The Iconoscope was the name given to an early television camera tube in which a beam of high-velocity electrons scans a photoemissive mosaic. A research group at RCA headed by Vladimir Zworykin introduced the Iconoscope in 1934 [ [http://www.google.com/patents?id=ugN-AAAAEBAJ Method of and apparatus for producing images of objects] , U.S. patent #2,021,907, filed November 13, 1931, patent issued 1935.] , after visiting Philo Farnsworth's lab and examining in 1930 how the world's first electronic television camera had been designed, for a potential licensing deal for his new employer, RCA. The Iconoscope was a leading camera tube used for broadcasting in the United States from 1936 until 1946.


Images were projected onto a photosensitive plate, which broke up the image into thousands of picture elements now known as "pixels." A scanning electron beam traversed the face of the plate, "charging" all the pixels. Each pixel retained an electrical charge proportional to the light energy initially projected onto it which was fed to the output of the camera. In this way, a visual image was converted to an electrical signal.

The key aspect of the Iconoscope was that the image-sensitive target integrated, or collected the charge developed by the light hitting it between readout scans.

Other early electronic tubes

Zworykin had previously filed a patent an electronic camera for Westinghouse in 1923 that used a two-sided target. The image fell on the photosensitive front of the plate, while the cathode ray beam swept the rear of the plate. But after years of improvements, the image quality was still mediocre, with numerous technical problems, and it never left the laboratory stage. The patent was never granted.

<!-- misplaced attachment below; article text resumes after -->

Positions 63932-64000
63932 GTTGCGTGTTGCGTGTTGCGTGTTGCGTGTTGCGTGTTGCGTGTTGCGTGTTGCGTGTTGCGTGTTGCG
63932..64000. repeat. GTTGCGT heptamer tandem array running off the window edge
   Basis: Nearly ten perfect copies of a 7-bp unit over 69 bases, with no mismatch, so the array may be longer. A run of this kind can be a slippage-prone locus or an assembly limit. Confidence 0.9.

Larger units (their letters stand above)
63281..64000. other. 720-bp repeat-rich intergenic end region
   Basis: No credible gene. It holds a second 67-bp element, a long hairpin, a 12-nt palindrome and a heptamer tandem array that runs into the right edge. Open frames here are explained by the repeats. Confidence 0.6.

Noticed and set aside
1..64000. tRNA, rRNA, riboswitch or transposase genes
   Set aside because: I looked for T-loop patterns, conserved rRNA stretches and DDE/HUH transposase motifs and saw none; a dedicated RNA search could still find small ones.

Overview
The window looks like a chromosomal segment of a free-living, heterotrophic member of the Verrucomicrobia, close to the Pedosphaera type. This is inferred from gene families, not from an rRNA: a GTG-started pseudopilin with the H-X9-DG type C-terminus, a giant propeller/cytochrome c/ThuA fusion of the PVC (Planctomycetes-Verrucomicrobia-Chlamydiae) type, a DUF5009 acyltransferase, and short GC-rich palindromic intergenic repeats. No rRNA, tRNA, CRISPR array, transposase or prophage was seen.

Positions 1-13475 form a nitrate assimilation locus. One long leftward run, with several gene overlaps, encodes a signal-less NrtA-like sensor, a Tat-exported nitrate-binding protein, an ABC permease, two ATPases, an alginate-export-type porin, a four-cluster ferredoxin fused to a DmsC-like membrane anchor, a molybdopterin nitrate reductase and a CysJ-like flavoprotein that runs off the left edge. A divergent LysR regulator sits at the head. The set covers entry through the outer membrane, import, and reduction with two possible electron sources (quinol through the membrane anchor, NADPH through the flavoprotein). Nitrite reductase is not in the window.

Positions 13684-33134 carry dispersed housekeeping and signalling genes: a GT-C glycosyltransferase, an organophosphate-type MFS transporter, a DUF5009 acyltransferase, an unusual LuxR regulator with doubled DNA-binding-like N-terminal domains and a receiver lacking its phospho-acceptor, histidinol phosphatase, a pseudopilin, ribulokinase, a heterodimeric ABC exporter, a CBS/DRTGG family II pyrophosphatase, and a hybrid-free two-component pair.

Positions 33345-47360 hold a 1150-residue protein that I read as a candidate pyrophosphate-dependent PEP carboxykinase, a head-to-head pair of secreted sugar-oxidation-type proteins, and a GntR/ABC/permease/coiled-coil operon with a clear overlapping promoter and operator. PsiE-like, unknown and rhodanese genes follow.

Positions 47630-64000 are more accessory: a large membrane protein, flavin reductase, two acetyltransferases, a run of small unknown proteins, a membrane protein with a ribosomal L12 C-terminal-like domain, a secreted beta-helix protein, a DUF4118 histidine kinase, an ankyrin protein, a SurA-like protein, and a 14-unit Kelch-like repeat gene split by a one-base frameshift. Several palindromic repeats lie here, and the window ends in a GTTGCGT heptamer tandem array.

The first all-electronic camera tube to be demonstrated and patented was the Image Dissector by Philo Farnsworth in 1927 (patent issued in 1930). RCA believed Farnsworth's patent was written so broadly as to exclude any other electronic image formation system, including the Iconoscope, and filed a patent interference suit, asserting that Zworykin's 1923 design preceded Farnsworth's Image Dissector. But priority of invention was awarded in 1935 to Farnsworth.

One drawback of Farnsworth's Image Dissector was that since it was not a storage tube, it required even more bright, hot lights in the television studio than the Iconoscope. The Zworykin Iconoscope of 1931 required less lighting than Farnsworth's image dissector, was easier to manufacture, and produced a clear image. While the Iconoscope was replaced in the late 1940s with the Image Orthicon tube, many of the basic concepts were retained, such as the use of a photosensitive plate and the scanning electron beam. The word "image" in the name of the Image Orthicon refers to the fact that it utilizes an electron-emission section (like the image dissector) ahead of the photosensitive plate (like the Iconoscope), combining the best aspects of both tubes.

There is some similarity between the Iconoscope and EMI's Emitron camera developed primarily by J. D. McGee, and in theory the EMI team under Isaac Shoenberg may have had access to some RCA research under a patent-sharing agreement. However, when Zworykin published a paper on the Iconoscope in 1933, Shoenberg concluded that EMI was ahead technologically and had little to learn from Zworykin's development, turning down an offer of technical assistance from RCA.

ee also

*Video camera tube

External links

* [http://www.ieee-virtual-museum.org/collection/tech.php?id=2345791&lid=1 Iconoscope history]
* [http://www2.fht-esslingen.de/telehistory/ikonoskp.html Iconoscope pictures]


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